Contiguous file allocation can outperform other file allocation strategies in terms of performance, particularly for sequential access patterns. A file can be read or written more quickly than if its blocks were dispersed throughout the disc since they are all stored together in one contiguous area. Applications that conduct numerous sequential I/O operations, such as streaming video or music, may find this to be particularly helpful.

Contiguous file allocation could result in disk fragmentation, which is a possible drawback. It may become challenging to allocate continuous blocks of space for larger files if files are often created and removed since the disk may become fragmented and have small free spaces scattered all over it. The disc head's increased movement time required to access all the dispersed fragments might lead to wasted space and decreased performance.

Techniques like defragmentation can be used to reorganize the files on the disk and group the empty space into bigger blocks to solve this problem. A different file allocation method can better manage frequent file creation and deletion and result in less fragmentation like linked or indexed allocation. It is an alternative strategy.

Contiguous file allocation is subject to fragmentation as well as the potential inadequacy for really big files. Finding adequate contiguous blocks for very large files can be challenging, especially if the disk is already largely occupied with other files. It is because contiguous blocks of space must be discovered to allocate space for a file.

Contiguous file allocation can still be advantageous in some circumstances, such as when working with few files or when the disk is not anticipated to become highly fragmented, despite these drawbacks. You may build and implement file systems for your applications by understanding various file allocation algorithms' implementation specifics and tradeoffs.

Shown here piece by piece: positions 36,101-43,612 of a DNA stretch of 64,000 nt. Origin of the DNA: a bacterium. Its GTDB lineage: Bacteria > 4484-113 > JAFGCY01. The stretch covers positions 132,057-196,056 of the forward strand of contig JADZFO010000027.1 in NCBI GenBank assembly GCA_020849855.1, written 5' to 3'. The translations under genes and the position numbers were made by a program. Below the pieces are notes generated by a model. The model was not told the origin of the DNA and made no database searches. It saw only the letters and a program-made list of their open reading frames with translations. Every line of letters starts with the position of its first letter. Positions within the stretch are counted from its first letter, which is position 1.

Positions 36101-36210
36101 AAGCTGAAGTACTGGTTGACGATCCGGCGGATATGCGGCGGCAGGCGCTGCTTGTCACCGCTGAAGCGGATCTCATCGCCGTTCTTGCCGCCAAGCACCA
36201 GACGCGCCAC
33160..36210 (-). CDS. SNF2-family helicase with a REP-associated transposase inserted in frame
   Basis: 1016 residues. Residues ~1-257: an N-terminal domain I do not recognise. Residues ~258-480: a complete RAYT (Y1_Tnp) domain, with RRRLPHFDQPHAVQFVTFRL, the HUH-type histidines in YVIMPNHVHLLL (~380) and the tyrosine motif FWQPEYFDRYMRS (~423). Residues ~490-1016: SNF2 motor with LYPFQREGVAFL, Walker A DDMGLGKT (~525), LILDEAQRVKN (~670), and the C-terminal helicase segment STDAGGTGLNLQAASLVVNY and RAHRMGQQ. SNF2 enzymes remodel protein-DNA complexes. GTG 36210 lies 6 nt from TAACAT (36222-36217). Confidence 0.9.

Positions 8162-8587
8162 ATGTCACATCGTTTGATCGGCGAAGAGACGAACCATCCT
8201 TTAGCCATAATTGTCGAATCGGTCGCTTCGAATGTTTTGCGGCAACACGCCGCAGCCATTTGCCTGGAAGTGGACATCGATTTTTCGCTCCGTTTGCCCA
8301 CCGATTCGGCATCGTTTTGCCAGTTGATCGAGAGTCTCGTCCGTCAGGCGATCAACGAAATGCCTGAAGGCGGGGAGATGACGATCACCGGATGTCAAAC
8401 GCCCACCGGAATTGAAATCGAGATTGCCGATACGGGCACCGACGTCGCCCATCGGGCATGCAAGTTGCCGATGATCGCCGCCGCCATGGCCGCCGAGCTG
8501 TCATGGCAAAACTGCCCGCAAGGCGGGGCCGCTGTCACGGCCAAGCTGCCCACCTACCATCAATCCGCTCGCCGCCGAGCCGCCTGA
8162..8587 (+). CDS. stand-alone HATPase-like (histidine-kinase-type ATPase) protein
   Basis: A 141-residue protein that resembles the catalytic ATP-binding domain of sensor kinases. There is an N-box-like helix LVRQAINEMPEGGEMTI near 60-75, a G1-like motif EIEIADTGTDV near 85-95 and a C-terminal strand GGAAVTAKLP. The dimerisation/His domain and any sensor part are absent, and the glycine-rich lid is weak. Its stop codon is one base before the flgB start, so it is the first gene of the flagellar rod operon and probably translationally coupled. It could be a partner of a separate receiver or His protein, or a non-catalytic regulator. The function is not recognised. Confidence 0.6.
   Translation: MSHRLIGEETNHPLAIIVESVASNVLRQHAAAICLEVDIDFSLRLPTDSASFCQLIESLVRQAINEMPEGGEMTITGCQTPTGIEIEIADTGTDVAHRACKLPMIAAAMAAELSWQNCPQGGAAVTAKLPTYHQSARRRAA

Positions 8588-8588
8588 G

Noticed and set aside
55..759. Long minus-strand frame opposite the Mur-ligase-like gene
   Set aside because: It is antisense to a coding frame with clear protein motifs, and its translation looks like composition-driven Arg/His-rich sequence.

It is crucial to carefully weigh the requirements and restrictions of various file allocation methods when building a file system for an application and select the one that best satisfies those requirements. Contiguous file allocation can be useful in your file system design toolkit because it offers a quick and effective approach to allocating space for files on a disk considering.


This blog post covered the implementation of a contiguous file allocation program in C. We initialized the disk, allotted space for files, and released the space those files had taken up. We also defined the structures for keeping information about files and the disk. To assist you in understanding the implementation procedure, we also provided a sample main function and output. Contiguous file allocation is a practical method that can decrease fragmentation and speed up disk access. Still, it also has drawbacks, including a restriction on file size and difficulty allocating space for huge files. Therefore, weighing the advantages and disadvantages of various file allocation strategies is crucial before selecting one for a given application.

Overall, carefully considering the related data structures and algorithms is necessary to develop a contiguous file allocation program in C. However, if used appropriately, this strategy can offer a quick and effective way to allocate file disc space. After reading the sample code and explanations in this blog article, you thought to have a solid idea of how to create a contiguous file allocation program in C and how it functions in practice.